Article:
At this month’s Zoom happy hour with my networking group, Inner Circle, we were asked to share what we feel is our mission: What is the “why” behind why we do what we do?
The concept of finding our “why” was popularized by Simon Sinek in his book and TED Talk “Start With Why.” I highly recommend both the book and the talk, but the essence is that people don’t buy what you do, they buy why you do it. Sinek does a great job of illustrating this concept by highlighting the brand loyalty achieved by Apple compared to Microsoft.
So there I was in the Zoom event, hurriedly thinking about how I wanted to succinctly answer the question for the group.
I shared my greyzone “why” (as opposed to my “whys” for fiction writing or my women’s work with Tami’s Tribe):
I’m driven to support people through the process of making intentional career decisions. The operative word being “intention,” probably one of my favorite words. Too often we drift through life from one pursuit to the next, not really understanding if the choices we’re making truly align with our overall career mission. Is the next job going to support a grander plan of where we’d like to be 10 or 15 years down the career road? Shiny object syndrome is rampant among people I work with; they often get lured away by roles that offer something different than what they’re doing now. When clients have “Aha!” moments, connecting the dots on patterns in their career or understanding the barriers that have sprouted that are in their way of achieving the work they want, it’s a rush for me. It’s my “why.”
But how did I come to this work? I didn’t even know coaching was a thing when I was in college, when I was picking my major and planning my life.
The networking conversation got me thinking about my own career journey and how I can pin it starting at 12 when, after my parent’s divorce, I was in family therapy, processing our new norm. I clearly remember thinking, “I know what you’re going to say, Ms. Therapist, and I could do your job better than you.” My intuition regarding matters of psychology and how we’re wired was strong, even at a young age. My passion for personality tests and astrology also formed early. In the alternative community I grew up in, I was calculating detailed mathematical astrological charts by hand in my middle school years.
I received my first communication coaching around that time when a parent led a class on the work of Zig Ziglar. Among my tween peers, we were practicing “I” messages and getting an active education in assertive versus passive language. Such a gift at such a young age. Thank you again, Charles Betterton.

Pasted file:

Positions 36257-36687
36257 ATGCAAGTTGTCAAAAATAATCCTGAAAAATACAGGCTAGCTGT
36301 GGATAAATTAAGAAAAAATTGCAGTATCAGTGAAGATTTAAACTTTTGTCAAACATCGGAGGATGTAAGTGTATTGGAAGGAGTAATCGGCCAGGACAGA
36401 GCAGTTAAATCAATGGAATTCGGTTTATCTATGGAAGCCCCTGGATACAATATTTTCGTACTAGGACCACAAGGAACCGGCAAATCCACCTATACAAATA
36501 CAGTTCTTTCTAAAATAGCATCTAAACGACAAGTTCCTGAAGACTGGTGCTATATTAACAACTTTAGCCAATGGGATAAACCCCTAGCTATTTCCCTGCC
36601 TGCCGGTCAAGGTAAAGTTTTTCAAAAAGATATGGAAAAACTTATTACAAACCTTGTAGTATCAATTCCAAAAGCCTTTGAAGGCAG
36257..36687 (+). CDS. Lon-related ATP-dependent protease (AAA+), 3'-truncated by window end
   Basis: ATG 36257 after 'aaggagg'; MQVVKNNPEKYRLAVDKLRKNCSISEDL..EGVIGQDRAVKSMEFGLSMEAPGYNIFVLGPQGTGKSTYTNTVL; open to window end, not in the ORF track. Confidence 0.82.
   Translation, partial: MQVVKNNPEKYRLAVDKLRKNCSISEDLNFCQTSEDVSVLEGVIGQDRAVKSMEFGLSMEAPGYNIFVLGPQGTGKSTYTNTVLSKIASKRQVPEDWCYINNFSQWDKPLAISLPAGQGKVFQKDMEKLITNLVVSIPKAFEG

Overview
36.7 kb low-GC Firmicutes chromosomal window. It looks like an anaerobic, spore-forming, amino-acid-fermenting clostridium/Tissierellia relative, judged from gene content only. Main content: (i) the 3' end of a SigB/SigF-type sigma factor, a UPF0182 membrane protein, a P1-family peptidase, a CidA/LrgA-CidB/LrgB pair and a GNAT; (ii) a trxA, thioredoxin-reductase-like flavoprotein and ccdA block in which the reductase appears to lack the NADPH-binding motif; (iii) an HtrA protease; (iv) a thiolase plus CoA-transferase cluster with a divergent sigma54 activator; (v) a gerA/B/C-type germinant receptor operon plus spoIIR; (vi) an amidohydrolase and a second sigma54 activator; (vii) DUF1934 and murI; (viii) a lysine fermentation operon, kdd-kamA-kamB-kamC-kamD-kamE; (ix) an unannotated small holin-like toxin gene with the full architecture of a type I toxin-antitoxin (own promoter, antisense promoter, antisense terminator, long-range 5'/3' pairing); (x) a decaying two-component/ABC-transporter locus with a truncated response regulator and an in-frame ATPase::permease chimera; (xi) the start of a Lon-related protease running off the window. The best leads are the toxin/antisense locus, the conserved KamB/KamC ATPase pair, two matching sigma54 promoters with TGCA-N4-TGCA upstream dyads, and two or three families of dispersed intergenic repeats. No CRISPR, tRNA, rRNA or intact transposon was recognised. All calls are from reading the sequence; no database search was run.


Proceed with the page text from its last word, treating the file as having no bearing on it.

In college I started to pursue a psychology degree, but the amount of math and science, all the data and analytics involved? None of it was for me. That wasn’t the way I worked with people. So I followed my first love—writing—and planned to somehow become the next Judy Blume. (Spoiler alert: While I have published a YA book I’m proud of, I did not become “Judy Blume” big. My book, however, was heavily influenced by her writing).
A college friend and I delivered a workshop at a conference about the lessons I learned from Zig Ziglar. They hadn’t left me. The coaching thread was still there.
By my mid-20s, I’d fallen into recruiting, a mix of psychology and business that really excited me. When I landed in a human resource department at a technology company, I was able to broaden into talent management, creating a leadership development course. On the side, I was volunteering, helping displaced job seekers. Advising them lit a fire in me. By my late 30s, I was ready to find a way to support job seekers full-time.
Now, 10 years later, I can honestly say that my gained expertise, combined with my innate talents of deep curiosity about others and strong intuition, have positioned me in the perfect spot. Being a coach makes so much sense to who I am. I’m often referred to as a career therapist by my clients and it fits my story. I’ve come full circle. This is validated by my StrengthsFinder results, my favorite personality tool to help us better understand our gifts and how they can be maximized in the workplace.
Last weekend, I took the test again and was delighted to see that some of my keywords had changed. Delighted because that means I’m learning and growing, and, more importantly, becoming more self-aware.
I’m excited to announce that in about a month’s time I’ll be adding a StrengthsFinder certified coach to my growing team, and we will be offering in-depth analysis of StrengthsFinder results for clients.
My business offers job search support from career coaching to practical job search guidance. The truth is I now cherry-pick what aspects of the business I provide myself and what gets offered through my team of associates. I have resume writers, a job search coach, a coach who specializes in advising young professionals, and now I’ll be adding a StrengthsFinder coach.
Staying in my lane, keeping to my genius, I can provide the most impact and remain in my highest attunement. My top five strengths now:
Strategic – Maximizer – Connectedness – Intellection – Activator
Ready to unlock your strengths and connect them with your “why”? Let’s talk!